(Site Excerpt) Most Renaissance gardens were composed of square compartments. A small garden might consist of one compartment, while large gardens usually contained at least six or eight compartments. The individual compartments were usually separated from each other by the garden's main paths. During the early sixteenth century, it was normal for each compartment to be enclosed by a waist-high hedge or lattice fence. This practice was typical of Medieval gardens, but it was also common in the gardens of Imperial Rome. By the end of the century, each compartment was still being treated as an individual garden, but was becoming unfashionable to enclose them, especially in Italy. Throughout the sixteenth century, it was normal for each compartment for each compartment to be given its own pattern. Compartments which were on opposite sides of a main path were sometimes given matching designs, but it was rare for all of the compartments in a garden to have identical patterns.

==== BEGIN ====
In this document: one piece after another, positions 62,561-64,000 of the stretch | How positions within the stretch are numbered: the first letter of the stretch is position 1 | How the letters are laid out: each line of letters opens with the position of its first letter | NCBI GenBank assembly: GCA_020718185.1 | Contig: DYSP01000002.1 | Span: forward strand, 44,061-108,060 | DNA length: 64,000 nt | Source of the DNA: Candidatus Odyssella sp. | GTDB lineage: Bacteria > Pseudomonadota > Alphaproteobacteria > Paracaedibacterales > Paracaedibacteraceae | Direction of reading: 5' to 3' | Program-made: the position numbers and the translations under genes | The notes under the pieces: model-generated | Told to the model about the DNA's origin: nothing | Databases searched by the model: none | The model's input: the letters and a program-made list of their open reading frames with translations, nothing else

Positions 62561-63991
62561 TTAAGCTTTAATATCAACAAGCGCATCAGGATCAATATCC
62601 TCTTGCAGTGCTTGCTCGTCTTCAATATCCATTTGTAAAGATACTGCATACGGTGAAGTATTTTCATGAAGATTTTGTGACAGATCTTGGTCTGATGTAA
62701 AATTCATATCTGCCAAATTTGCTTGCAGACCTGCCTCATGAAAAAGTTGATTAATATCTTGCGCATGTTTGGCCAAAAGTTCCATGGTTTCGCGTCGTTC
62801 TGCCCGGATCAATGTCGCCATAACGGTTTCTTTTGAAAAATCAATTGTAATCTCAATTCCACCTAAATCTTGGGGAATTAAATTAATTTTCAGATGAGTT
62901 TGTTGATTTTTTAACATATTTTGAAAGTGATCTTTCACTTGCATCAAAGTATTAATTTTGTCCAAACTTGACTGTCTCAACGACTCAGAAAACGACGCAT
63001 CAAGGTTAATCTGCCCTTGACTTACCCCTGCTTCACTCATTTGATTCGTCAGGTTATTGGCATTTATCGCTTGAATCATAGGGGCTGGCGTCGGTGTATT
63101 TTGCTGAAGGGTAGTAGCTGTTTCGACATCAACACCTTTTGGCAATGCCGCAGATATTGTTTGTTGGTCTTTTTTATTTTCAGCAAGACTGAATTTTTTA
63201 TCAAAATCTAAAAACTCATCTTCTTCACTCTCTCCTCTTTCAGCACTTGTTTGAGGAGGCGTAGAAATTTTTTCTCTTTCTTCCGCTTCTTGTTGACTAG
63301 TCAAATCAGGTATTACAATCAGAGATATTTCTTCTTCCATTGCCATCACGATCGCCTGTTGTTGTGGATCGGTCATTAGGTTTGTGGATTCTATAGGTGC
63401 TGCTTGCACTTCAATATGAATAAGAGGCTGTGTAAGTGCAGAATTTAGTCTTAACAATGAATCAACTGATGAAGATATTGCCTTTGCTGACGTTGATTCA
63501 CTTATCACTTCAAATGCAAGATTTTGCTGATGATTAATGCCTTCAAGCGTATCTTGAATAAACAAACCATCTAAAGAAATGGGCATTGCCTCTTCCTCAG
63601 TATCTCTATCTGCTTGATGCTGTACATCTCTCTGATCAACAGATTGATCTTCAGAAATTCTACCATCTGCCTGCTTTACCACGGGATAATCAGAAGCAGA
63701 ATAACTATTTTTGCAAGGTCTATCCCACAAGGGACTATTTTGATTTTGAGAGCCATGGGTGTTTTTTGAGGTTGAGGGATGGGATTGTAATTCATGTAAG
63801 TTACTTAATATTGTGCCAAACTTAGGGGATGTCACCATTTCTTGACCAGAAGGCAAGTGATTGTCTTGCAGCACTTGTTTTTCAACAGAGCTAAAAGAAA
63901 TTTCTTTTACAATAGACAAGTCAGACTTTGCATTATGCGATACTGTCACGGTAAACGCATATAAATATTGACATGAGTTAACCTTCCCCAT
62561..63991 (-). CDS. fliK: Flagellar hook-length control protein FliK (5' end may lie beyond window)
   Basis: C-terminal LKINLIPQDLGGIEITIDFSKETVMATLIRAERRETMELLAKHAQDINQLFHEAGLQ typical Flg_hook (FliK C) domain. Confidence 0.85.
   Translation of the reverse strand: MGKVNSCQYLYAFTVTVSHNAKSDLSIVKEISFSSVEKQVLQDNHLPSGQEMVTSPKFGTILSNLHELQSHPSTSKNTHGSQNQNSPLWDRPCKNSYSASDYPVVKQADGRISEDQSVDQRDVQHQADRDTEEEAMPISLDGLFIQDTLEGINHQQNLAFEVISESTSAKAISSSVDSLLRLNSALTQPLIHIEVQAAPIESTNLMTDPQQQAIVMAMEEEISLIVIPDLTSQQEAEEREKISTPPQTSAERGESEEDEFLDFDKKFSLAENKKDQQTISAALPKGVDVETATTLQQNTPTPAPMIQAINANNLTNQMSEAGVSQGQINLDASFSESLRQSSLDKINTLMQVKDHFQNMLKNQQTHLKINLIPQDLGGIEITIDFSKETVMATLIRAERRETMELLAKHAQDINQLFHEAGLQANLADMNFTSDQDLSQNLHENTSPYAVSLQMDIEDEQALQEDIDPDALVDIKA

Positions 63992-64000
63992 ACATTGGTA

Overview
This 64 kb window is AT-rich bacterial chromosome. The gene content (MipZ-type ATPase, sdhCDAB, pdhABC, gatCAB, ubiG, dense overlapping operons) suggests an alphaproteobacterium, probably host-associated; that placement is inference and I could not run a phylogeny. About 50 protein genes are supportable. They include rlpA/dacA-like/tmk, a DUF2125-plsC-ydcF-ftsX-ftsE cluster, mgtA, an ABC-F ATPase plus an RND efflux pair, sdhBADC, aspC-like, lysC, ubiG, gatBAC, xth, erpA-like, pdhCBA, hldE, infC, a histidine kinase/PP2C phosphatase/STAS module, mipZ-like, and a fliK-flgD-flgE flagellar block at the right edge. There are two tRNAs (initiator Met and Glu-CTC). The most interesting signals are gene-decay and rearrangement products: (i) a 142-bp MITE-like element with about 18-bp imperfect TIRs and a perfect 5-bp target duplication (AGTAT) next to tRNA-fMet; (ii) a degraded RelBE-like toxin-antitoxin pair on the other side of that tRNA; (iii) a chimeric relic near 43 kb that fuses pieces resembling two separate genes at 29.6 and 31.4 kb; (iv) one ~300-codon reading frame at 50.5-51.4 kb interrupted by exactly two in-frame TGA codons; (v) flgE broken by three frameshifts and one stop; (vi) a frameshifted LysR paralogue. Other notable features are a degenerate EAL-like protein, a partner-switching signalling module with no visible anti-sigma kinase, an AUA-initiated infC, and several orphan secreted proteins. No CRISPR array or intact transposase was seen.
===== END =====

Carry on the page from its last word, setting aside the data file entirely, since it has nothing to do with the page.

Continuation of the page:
Designing and planting a Knot Garden or Border
While this site is copy-protected (unable to quote it here), it is fairly comprehensive with several examples and possible design layouts. Strictly a hands-on resource, not a referenced one.

Town gardens in the Middle
(Site Excerpt) In medieval towns it was not only the great nobles who set store by beautiful gardens The burghers began more and more to care about gardens. Every now and again there is heard some very early rumour bearing on this subject, as for example about the praise given to gardens in the city of Paris by the Emperor Julian when he was on his journey to the North.
The particular commendation is due to the fact that Parisians used to keep vines and figs round their houses, and protected them through the winter with coverings of straw. But this is an exception, for it is not till quite late that we hear of any horticulture in the Northern towns.

Catles of France: Gardens

The History of the Medieval Vegetable Garden of the Common Man (Acrobat reader required)